Facet joint bone spurs can grow on the interior or exterior of the zygapophyseal structures causing mechanical or neurological pain. In facet syndrome, there are several distinct ways in which bone spurs can enact symptoms directly in the joint, as well as in the surrounding spinal anatomy. Of all the facet joint-related diagnoses, bone spurs account for the majority of symptomatic expressions involving the apophyseal structures.
Arthritic bone spurring is a process that is a direct result of other spinal degenerative changes. Spurring occurs throughout the skeletal structures of the anatomy and is focused in areas where joint activity is significant. Bone spurs can not be accurately diagnosed without the benefit of advanced imaging studies, such as x-ray, CT-scan or MRI. Clinicians might suspect spur formation from a patient’s symptoms and physical exam, but this theory can not be confirmed without some types of internal visualization study.
This essay seeks to define and explain bone spurs in the facet joints. We will provide an analysis of the pathological potential of bone spurs and the ways that they can create pain in the spine. However, we will also objectively view arthritic spurring for what it truly is: a normal part of human aging. This is part 1 of a 2 part series on facet spurring.
What are Facet Joint Bone Spurs?
Bone spurs, also known medically as osteophytes, are completely normal to experience as a person ages. These spurs form in many areas of the spine, but are most often associated with the various spinal joints and other areas that tend to encounter bone-on-bone contact as age progresses. Spurs can be tiny, small, medium, large or huge. Smaller spurring is more common, while the incidence of larger osteophytes decreases as the size of the spur increases.
Bone spurs are outcroppings of skeletal tissue that form on bone surfaces or result from the ossification of previously soft tissues. Spurs can literally grow off the surface of a bone or may form when particles accumulate and fuse together, joining themselves to existing bone in the greater spinal anatomy. When it comes to facet joint spurring, the location of the osteophytes varies. Many osteophytes form within the joint itself. Others might form on the edges of the joint, where the 2 vertebral bones meet. Some spurs even form outside of the facet joint, but in close proximity. The location of the spurs is usually the main factor in determining if they will be symptomatic, since particular placements might interfere with normal joint movement or may also compress neurological tissues.
What Causes Bone Spurs?
Bone spurs in the zygapophyseal joints form from the same processes that cause most osteophytes to form. Spurs are part of the larger osteoarthritic process that affects the major and minor joints of the body. There is no single cause of spurring, but instead there is usually a combination of factors that all work together to encourage osteophyte growth:
Disc desiccation causes the intervertebral structures to shrink in mass and thickness. Disc desiccation also encourages breakdown of the annulus fibrosus that might enact herniation of the disc tissue. These circumstances decrease the effective thickness of the cushion in between vertebral bones. Disc degeneration is a completely normal and universal process and is not at all harmful unto itself.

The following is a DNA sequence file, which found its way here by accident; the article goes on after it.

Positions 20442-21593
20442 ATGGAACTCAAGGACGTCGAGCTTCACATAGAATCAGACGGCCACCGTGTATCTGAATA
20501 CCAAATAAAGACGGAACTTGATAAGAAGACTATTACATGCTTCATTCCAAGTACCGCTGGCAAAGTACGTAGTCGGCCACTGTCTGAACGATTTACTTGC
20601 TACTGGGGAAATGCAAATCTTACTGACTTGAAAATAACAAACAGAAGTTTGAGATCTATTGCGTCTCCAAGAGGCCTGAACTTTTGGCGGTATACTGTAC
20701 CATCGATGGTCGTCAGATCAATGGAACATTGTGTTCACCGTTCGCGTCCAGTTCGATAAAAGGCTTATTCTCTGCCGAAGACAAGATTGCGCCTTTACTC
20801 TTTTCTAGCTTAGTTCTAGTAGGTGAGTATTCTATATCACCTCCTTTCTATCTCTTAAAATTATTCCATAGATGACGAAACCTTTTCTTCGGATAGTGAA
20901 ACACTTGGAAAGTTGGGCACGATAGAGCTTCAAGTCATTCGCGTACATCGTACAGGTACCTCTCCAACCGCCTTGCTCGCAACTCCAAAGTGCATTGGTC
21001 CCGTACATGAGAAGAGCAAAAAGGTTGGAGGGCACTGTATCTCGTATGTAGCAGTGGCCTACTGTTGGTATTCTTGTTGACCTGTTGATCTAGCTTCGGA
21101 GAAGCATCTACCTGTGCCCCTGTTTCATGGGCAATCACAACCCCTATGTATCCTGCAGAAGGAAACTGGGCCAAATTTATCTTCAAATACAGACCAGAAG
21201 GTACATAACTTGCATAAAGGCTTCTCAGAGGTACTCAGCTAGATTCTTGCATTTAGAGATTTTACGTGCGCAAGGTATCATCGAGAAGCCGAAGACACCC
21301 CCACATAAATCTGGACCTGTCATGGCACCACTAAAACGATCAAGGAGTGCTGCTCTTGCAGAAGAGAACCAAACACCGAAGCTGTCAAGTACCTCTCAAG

Simultaneously, the protective measures built into the facet joints erode and deteriorate with time and physical activity. The cartilage which covers the bony joint surfaces disintegrates, while the synovial fluid dries up in the joint capsule. The result is less lubrication for the joint, creating rougher interactions between bony surfaces. Since these surfaces are no longer adequately protected against contact, they interact more often and more violently, causing friction and small imperfections in the joint surface. Interaction between bones also creates debris in the form of particles that break free due to the skeletal surfaces rubbing together. Once again, this degeneration is expected and not inherently painful to any significant degree.
Facet Joint Bone Spurs Locations
Anatomy is wonderful in its diversity. Appropriately, facet joint bone spurs can from in many areas of the joint. Statistically, most of the particles will tend to cling to bony regions in areas of less interactive activity. This is because the bony meeting of joint components is continuous and tends to discourage the growth of spurs directly on the interacting edges. However, this is not an absolute rule. When spurs form “out of the way” they are rarely symptomatic and can accumulate without changing joint functionality. Occasionally, these spurs might impinge on the tiny nerves that innervate the facet joint, but this is not common.
When bone damage occurs directly on the areas of bony interaction and spurs do begin to form there, the chances increase for the development of facet joint syndrome. These spurs can create mechanical difficulties for the joint or might actually form in locations that encroach on the neuroforamen, of which the facet joints form the posterior border. These are the spurs that tend to become pathological and require treatment.
Facet Joint Bone Spurs Synopsis
This report serves as a primer to the mechanism behind most cases of facet joint syndrome. Of course, some cases are caused by other factors, such as ligament laxity or tension issues and are not necessarily motivated by spur formation. However, these exceptions account for a minority of facet syndrome diagnoses.
We continue our coverage of facet joint spurring in part 2 of this essay, titled facet joint osteophytes. In the second part of this patient guide, we provide a detailed accounting of how spurs create symptoms, as well as how some spurs are mistakenly blamed for generating facet syndrome.
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